The interface between individuals (with varying degrees of power and participation), groups, and corporations makes for a complicated story of personal and corporate responsibility. I think it’s near impossible for any person or group trying to get to the bottom of things to strike the right balance between individual and group. On the one hand, it’s important to hold a decision-maker accountable. But on the other, it’s important to acknowledge that a wrongdoing may be the result of individuals’ unknowing participation in wrongdoing (or something seemingly harmless that adds up to wrongdoing when it’s organized or enough people do it). For the latter, the solution must have a broader, cultural component.

    • Thanks so much for this great comment. I think about this a lot, too, but I’ve never come at it from quite this angle. The very purpose of a corporation is to relieve the individuals in it from personal liability for their actions, to a degree. This applies primarily to financial liability, but there is a moral component, too, and you have described it in action.

      Your thoughts also touch on the aspect that I have thought about the most—the way so much of the evil we have to deal with in the world is structural—it’s built into the way things work in ways that make it almost impossible to avoid doing bad things. Your acquaintance needs a job, she’s doing something she’s good at, that expresses her God-given gifts, but there is this other side of what she does that is out of her direct control.

      We can raise up the example of John Woolman, who wore clothing that hadn’t been dyed because of the industry’s complicity in the slave trade and who gave up his notions business because it was so successful it was cutting into his ministry. But the corporation had not even been invented yet in the early 1700s. Our world is little more complicated than his was.

      • I cannot help but quote Star Trek II: The Wrath of Khan, “the needs of the many outweigh the needs of the few or the one.” Some cultures do live this ideal, even some in the U.S. If the rest of us did so, even in some limited fashion, it could have a profound and positive impact on things like the environment.

  • Patrick Nugent says:

    Beautifully written and articulate, but so sorry you descended into the favorite liberal sport of Paul-bashing.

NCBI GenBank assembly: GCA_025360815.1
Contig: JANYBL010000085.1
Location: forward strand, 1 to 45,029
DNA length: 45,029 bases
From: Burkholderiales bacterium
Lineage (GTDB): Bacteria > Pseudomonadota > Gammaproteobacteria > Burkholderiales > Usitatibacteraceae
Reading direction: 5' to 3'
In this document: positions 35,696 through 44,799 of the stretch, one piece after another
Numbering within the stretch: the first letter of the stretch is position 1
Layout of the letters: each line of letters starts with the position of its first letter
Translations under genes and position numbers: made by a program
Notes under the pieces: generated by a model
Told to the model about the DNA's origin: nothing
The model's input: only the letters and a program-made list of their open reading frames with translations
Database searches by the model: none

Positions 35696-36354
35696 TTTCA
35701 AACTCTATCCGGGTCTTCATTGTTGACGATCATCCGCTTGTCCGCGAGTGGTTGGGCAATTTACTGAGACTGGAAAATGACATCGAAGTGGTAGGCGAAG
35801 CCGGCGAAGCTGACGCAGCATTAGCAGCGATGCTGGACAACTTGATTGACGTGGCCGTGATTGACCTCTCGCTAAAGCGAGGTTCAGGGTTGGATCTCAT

NT Wright, in his two books on Paul as well as his longer works, has argued definitively that Paul’s understanding of both sin me justification were entirely collective in nature, and both were rooted in his understanding if the covenant if Abraham. Individual dimensions are crucial but derivative. One doesn’t have to follow some of Wright’s more controversial ideas to follow him on this point.

    The hyper-individualizing of Pauline theology is a product of Luther, Calvin, and Wesley and the broad vangelical tradition.

    Wright’s understanding of Pauline Covenant theology could provide a powerful ally to an understanding of collective sin as it relates to creation care. But it is very hard to let go f the hyper-Wesleyan Paul, both for evangelicals who find it indispensable (and can’t bring themselves to change their thinking) or for liberals who find it indigestie (and who can’t bring themselves to change their thinking.) A little theological flexibility all round and we could find a Paul who feels “all creation groaning” under the weight of human rebellion against God, and all creation yearning for a new order in which creation itself is reconciled to God and renewed in its goodness along with the whole human race.

    • Thanks, Patirick, for the gentle eldering. I do have a habitual tendency to bash poor Paul. But it’s not a thoughtless liberal Quaker sport for me. I have studied Paul enough to have pretty well developed criticisms of the direction he turned the early church. I haven’t read Wright and now I’m intrigued. And reading your comment reminds me how important the church community was to the gospel Paul preached. I have studied (and I’m a big fan of) Paul’s writings on the gifts of the Spirit, and, of course, his theology of the church as the body of Christ and as the proper framework for expressing the gifts of the spirit, is a truly sublime presentation of collective religious life.

      In my post, however, I was really focusing on collective sin and collective judgment, not on the nature of Christian community, and complaining that Paul focused on individual sin to the neglect of the collective—I guess I’ll have to read Wright to be disabused of this idea. And Paul is, of course, an apocalypticist when it comes to collective judgment, and I do think that apocalypticism is a real threat to spirit-led earthcare witness. I think I’ll get into that in my next post.

      As for why I’m so ready to bash Paul, that has mostly to do with the way he abandoned the core of the gospel as Jesus taught it. That, too, is another post. But I think Paul preaches a radically different gospel than Jesus did. One way to express this, for me at least, is that Paul proclaims Christ and Jesus as the Christ proclaimed good news for the poor and the kingdom of God.

      Well, thanks again for a thought-provoking comment. More to come.

  • rightquaker says: